Color blindness

Below you will find more information about Color blindness from Medigest. If you believe that you are suffering from any of the symptoms of Color blindness it is important that you obtain an accurate diagnosis from a medical professional to ensure that you obtain the correct medication or treatment for your condition. There are medical conditions that carry similar symptoms associated with Color blindness and therefore the information provided by Medigest is offered as a guideline only and should never be used in preference to seeking professional medical advice. The information relating to Color blindness comes from a third party source and Medigest will not be held liable for any inaccuracies relating to the information shown.

Definition

Color blindness or otherwise color vision deficiency is characterized as the ability of the individual to perceive and distinguish color differences. This medical condition is mostly genetic in nature, and can also be due to certain eye, brain and nerve damage as well as exposure to harmful chemicals. Some individuals with color blindness have normal vision but simply have difficulty in distinguishing color variance.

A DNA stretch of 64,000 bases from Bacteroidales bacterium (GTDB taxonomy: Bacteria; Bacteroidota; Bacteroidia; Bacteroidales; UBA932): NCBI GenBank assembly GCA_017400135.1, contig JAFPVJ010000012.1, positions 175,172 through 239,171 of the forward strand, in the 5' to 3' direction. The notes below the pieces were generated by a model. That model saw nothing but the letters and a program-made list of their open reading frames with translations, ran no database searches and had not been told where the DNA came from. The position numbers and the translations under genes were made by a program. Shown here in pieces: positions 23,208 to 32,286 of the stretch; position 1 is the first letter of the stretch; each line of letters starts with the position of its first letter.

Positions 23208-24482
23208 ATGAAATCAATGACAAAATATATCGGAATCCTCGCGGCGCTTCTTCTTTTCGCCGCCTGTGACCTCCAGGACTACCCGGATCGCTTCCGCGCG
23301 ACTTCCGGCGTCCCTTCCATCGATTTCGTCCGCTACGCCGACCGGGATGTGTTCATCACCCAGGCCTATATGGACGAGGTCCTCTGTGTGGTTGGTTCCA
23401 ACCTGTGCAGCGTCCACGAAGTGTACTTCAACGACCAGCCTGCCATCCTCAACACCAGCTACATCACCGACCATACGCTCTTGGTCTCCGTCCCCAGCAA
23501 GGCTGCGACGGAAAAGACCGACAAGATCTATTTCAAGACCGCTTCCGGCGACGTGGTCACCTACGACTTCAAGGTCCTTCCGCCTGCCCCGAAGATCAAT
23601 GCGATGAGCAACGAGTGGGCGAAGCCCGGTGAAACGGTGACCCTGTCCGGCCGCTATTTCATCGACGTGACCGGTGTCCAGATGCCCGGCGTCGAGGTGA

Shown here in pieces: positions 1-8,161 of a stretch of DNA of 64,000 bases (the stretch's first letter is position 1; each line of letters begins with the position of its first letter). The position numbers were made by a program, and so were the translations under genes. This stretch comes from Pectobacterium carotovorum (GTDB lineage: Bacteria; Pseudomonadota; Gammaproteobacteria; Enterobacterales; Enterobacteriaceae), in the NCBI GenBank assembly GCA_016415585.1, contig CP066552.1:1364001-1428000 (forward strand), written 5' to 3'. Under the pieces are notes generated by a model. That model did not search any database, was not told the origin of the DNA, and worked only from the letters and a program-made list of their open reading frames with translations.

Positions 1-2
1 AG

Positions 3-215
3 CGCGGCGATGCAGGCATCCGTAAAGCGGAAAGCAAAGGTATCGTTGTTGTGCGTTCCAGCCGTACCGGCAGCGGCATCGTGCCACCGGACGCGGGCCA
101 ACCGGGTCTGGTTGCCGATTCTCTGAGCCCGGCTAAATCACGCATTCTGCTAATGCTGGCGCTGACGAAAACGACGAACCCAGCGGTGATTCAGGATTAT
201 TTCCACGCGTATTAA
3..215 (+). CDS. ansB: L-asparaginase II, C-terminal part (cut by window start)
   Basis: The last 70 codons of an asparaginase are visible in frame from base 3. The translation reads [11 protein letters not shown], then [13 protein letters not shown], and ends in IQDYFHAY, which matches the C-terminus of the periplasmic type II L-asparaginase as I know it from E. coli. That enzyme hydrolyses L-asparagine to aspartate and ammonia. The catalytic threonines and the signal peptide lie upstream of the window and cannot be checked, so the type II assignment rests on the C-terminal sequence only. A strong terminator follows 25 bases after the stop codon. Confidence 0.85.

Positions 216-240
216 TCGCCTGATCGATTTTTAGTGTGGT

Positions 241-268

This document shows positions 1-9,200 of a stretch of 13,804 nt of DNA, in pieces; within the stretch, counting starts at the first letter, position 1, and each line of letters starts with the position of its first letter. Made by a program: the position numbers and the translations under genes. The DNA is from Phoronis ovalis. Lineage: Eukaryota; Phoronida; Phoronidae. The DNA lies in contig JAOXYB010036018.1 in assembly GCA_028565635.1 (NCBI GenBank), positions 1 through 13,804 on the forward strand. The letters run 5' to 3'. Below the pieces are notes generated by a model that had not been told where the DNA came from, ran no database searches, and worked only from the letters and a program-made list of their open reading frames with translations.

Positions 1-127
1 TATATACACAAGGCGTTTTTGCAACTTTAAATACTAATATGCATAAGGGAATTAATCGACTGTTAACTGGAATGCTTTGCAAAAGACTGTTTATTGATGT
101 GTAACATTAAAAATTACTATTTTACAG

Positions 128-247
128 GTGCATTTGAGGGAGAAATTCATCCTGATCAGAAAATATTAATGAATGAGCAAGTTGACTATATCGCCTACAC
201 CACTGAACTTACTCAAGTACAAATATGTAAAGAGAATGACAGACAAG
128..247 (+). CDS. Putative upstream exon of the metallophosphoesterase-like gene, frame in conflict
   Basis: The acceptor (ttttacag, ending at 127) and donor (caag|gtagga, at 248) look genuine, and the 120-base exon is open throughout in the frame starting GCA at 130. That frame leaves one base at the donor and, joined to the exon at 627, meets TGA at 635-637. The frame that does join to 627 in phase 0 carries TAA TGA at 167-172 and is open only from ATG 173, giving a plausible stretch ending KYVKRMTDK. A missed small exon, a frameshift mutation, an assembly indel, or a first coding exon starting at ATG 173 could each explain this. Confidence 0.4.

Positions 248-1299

Diagnosis

The Ishihara color test is the medical tool to determine color blindness. This consists of several pictures that depict colored spots that make up a picture.

Treatment

There is generally no available treatment to provide cure for people with color deficiencies. However, there are certain types of contact lenses and tinted filters that can help an individual in trying to distinguish different colors. Professional optometrists may also supply a singular red-tint contact lens for patients with color blindness to wear in the dominant eye, which will enable the wearer to pass the regular color blindness tests for certain types of occupations.

Symptoms and Signs

Symptoms for this condition largely differ on individuals, depending on what colors he/she can differentiate. There are some patients who have normal vision while others could not see colors, only black, white and gray.

Causes

This medical condition is largely caused by a recessive genetic characteristic, and usually affects both eyes. For acquired color blindness may be due to the normal aging process, the side effects of some medication and the presence of other eye problems such as macular degeneration, glaucoma, cataract as well as diabetic retinopathy. Eye injuries can also be an underlying cause in some cases.

Discuss Color blindness in our forums

Discuss Color blindness with other members of Medigest in our forums.